Internship experience at PSCORE: Adolat Nurulloeva

For graduate students at Ewha GSIS, in order to obtain a master’s degree, we have to pass a short-term internship consisting of 160 working hours. This internship credit is a part of the obligatory Professional Training Courses, the courses that help prepare us for a career in international studies.

We had a great opportunity to interview Adolat Nurulloeva, a third-semester student majoring in international relations from Uzbekistan, who spent her summer break doing an internship at a non-governmental organization in Korea. Let’s learn about her experience at Ewha GSIS and PSCORE, an organization advocating for human rights in North Korea and helping defectors adapting to their life in South Korea!

What was your occupation before joining Ewha GSIS and being a GKS scholar?

I graduated with a bachelor’s degree in journalism and worked as a reporter for 4 years back in my country. Actually, I applied for the Global Korea Scholarship (GKS)  twice and was rejected the first time, but because of my desire to study in Korea, I tried again and my second attempt was successful.

Why did you choose to study International Relations at Ewha GSIS?

International relations has always been very interesting to me as an interdisciplinary study, combining the fields of political and social sciences, economics, and history to examine topics such as human rights, global poverty, the environment, governance, international conflict, and so on. 

When it comes to Ewha GSIS, first, I would say that Ewha GSIS offers the most varied and effective curriculum compared to other GSIS in Korea. Second, as the largest women’s university in the world, Ewha GSIS focuses more on building leadership opportunities and courses specifically for women leaders. Third, our school’s curriculum emphasizes a good balance between theory and practice. The internship is an important part of the curriculum. Students can undertake internships at domestic and international organizations and businesses. I had two internships, applying my theoretical knowledge into real practice.

How do you feel living in Korea so far?

It was much easier for me to adapt to Korean life, partly because of the close proximity of Uzbek and Korean cultures and even languages. However, Korea is more technologically advanced than my country. It is a bit difficult for me to learn about new applications and technologies.

But I must say that the Ewha GSIS family consists of culturally diverse people. You can meet more international students here than Koreans. The multicultural environment allows you to increase your creativity and productivity, and to learn about different cultures.

Could you explain about the organization where you had taken an internship? What is their main goal?

I did an internship at PSCORE, a non-governmental organization based in Seoul, from May to August. PSCORE stands for “People for Successful COrean REunification” and it focuses on potential barriers to reunification and assists North Korean refugees to adapt to their daily life in South Korea. PSCORE addresses the reunification of the Korean Peninsula through public exposure and programs involving mentoring, education, and human rights and democracy. Since 2012, it has held special consultative status with the UN Economic and Social Council (ECOSOC).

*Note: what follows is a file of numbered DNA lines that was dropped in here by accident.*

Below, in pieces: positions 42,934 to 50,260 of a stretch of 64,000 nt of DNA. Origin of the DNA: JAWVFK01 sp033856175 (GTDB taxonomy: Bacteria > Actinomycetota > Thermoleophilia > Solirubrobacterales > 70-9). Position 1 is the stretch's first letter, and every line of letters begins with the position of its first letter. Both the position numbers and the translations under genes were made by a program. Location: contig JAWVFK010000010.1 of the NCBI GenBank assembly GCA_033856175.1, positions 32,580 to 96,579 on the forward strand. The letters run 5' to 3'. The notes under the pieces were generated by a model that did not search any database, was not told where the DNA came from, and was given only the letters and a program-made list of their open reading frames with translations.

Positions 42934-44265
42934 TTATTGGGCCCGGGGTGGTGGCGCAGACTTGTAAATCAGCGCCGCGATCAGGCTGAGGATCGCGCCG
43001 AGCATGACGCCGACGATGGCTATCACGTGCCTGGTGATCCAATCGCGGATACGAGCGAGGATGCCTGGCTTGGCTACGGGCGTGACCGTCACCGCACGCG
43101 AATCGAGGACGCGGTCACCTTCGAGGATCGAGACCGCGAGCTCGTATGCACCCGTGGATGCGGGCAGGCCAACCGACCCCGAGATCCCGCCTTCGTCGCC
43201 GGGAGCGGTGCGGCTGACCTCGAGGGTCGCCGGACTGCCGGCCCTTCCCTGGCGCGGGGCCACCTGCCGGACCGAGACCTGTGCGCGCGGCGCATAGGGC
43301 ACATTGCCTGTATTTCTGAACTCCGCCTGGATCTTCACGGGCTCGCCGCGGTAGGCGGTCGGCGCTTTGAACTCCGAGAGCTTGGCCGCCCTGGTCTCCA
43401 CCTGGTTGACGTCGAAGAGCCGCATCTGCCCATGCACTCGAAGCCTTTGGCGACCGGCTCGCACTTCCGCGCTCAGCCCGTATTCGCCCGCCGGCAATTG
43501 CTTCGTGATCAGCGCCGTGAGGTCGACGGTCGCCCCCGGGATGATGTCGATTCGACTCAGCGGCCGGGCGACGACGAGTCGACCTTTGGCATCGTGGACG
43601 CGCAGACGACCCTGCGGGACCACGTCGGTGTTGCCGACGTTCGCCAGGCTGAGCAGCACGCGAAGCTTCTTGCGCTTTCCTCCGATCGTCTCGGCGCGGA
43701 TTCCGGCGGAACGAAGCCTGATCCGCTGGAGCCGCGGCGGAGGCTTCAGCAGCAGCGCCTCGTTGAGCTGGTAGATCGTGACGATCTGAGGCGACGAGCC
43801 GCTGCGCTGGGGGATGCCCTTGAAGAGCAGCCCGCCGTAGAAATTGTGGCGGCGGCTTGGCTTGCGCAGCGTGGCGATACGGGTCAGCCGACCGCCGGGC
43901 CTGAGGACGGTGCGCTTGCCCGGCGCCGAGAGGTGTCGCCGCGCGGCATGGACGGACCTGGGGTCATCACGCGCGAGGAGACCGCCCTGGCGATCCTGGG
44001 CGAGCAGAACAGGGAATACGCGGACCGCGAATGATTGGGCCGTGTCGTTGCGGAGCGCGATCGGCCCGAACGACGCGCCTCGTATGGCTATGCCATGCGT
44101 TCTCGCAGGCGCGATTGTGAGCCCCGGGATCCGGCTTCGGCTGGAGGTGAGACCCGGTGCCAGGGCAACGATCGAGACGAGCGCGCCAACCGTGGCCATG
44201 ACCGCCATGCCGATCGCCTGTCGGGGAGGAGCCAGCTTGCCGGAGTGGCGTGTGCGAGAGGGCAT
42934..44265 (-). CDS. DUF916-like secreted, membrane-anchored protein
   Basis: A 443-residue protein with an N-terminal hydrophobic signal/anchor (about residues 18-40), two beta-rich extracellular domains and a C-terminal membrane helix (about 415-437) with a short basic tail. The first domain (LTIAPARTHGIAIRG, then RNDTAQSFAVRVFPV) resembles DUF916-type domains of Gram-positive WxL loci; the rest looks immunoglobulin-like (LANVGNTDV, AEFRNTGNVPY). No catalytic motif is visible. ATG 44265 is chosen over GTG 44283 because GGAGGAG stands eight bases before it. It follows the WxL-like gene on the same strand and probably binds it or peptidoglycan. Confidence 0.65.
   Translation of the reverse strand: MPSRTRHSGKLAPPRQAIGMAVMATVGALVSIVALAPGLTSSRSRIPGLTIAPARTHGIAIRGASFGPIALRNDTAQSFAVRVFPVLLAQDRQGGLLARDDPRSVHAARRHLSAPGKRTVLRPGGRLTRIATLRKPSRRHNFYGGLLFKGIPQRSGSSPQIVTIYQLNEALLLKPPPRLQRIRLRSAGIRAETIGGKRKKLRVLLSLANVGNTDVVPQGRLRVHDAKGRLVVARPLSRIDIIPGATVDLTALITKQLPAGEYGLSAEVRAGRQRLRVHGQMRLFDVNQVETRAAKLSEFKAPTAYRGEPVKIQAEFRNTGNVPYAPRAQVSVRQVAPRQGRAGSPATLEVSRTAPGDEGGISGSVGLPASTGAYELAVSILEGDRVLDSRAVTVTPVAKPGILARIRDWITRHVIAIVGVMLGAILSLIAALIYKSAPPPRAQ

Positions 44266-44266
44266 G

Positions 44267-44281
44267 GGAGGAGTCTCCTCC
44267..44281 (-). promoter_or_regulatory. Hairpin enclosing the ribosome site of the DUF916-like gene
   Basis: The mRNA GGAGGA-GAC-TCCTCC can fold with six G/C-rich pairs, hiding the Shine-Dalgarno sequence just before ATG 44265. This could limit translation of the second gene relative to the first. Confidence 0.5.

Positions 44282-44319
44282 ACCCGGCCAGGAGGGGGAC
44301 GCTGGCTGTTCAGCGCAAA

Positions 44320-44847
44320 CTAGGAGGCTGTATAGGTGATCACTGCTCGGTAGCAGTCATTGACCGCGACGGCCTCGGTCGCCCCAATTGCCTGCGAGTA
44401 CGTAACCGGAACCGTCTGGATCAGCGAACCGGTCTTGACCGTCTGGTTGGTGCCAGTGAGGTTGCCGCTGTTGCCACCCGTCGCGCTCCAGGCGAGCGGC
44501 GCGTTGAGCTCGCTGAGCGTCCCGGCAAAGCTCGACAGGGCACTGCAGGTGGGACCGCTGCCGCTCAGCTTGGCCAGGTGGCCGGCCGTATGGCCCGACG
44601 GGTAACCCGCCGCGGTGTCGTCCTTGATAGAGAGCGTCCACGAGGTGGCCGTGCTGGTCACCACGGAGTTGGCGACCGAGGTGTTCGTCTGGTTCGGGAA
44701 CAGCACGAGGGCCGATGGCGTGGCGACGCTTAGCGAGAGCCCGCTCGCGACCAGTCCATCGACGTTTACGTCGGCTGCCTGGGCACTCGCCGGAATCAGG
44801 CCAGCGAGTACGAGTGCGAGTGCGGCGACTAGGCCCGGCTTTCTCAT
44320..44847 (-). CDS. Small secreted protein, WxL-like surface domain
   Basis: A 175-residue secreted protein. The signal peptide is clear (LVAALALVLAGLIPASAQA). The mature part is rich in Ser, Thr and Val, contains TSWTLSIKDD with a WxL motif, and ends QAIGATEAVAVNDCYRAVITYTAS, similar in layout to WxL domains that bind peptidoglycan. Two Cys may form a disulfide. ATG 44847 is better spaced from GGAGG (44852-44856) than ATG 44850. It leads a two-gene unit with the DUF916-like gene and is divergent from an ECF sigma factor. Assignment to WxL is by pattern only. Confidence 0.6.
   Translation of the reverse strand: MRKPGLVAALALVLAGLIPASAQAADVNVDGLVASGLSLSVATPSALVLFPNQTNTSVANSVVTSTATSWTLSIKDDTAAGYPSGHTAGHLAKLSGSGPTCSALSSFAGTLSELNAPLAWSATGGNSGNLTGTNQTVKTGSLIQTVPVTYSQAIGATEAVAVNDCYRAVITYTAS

What were your duties during the internship?

As I mentioned before, I had a 3-month internship at PSCORE and I could say it was a very useful experience for me. To be honest, I learned a lot from PSCORE, rather than giving to PSCORE. 

Chiefly, I played two major roles in the organization. First, I was in the marketing and communication department, where I helped promote the organization online and performed SEO activities for the web page. Second, I regularly conducted interviews with teachers and North Korean defector students who participate in the PSCORE Tutoring Program. Other activities consisted of proofreading and posting the Russian version of PSCORE reports on the web page, and participating in the preparation of an online workshop. I also translated PSCORE website content into the Russian language and developed PSCORE’s Russian webpage, increasing the organization’s online presence on a global scale.

What experiences did you get from this internship?

I would say I gained lots of valuable experiences at PSCORE. First, I learned how to work efficiently in a multicultural team. It helped improve my creativity and productivity in general. Second, I obtained skills on how to organize workshops and seminars in a timely manner. Third, I got to know about useful software that can help create social media content and manage the account. For example, now I know the basics of web designing and online page creation through WordPress. 

Can you give some tips for our friends who are looking for an internship position in Korea? What should they focus on when writing an application? 

As we live in the era of the internet, any information, including internship opportunities, can be found online. The only thing you have to do is to search for them on Google:). Second, friends can be an important source in finding internship positions. Personally, I found this organization through my friend who was doing an internship at PSCORE. In fact, PSCORE has been working closely with Ewha GSIS for many years. Many of Ewha’s students have taken internship opportunities there. The most important thing is that when you find an internship, it should match your interests.

Proofread by Cynthia B. 

You can check for new internship opportunities here.

Published by Khing Amatyakul

Thai, Working at SuperPlanet, IR grad from Ewha GSIS | @khingamat

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